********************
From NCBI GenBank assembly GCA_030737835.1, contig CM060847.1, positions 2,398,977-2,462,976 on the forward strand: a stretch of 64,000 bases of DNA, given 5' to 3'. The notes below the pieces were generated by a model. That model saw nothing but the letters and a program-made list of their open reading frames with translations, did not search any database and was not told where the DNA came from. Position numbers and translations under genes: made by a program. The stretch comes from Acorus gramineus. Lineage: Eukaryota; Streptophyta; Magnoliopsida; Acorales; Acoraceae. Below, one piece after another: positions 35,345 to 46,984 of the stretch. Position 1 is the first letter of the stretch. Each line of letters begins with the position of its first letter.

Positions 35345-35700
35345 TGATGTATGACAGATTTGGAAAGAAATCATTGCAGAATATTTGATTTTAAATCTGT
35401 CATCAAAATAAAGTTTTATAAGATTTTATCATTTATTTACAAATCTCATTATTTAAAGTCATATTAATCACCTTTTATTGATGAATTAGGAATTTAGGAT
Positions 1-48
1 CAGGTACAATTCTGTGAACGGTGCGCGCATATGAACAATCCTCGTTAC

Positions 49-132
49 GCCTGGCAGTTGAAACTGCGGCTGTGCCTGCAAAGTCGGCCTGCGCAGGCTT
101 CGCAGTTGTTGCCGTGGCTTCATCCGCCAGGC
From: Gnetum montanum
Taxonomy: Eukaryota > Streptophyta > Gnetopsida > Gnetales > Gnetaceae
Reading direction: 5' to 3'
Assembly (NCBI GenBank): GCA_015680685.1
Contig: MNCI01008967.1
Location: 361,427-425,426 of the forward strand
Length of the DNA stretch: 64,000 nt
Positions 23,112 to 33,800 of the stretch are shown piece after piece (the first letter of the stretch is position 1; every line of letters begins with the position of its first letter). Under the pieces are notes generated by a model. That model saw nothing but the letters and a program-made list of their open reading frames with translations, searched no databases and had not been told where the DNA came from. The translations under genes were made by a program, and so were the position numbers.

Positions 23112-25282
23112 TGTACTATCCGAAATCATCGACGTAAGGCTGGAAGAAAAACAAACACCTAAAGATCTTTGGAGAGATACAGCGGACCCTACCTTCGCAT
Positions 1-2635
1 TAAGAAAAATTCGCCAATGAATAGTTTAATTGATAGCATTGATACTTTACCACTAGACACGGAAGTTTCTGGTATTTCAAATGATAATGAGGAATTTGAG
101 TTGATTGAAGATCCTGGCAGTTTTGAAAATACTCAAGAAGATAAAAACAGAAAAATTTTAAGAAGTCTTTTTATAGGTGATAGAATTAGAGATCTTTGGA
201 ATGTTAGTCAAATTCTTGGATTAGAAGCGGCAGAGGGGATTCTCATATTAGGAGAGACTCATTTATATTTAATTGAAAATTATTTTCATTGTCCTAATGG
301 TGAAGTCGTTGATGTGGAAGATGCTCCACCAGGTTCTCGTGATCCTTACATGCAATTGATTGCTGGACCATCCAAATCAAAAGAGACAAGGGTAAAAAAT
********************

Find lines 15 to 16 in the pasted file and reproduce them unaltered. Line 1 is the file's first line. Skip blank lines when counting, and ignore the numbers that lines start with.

Location: 361,427-425,426 of the forward strand
Length of the DNA stretch: 64,000 nt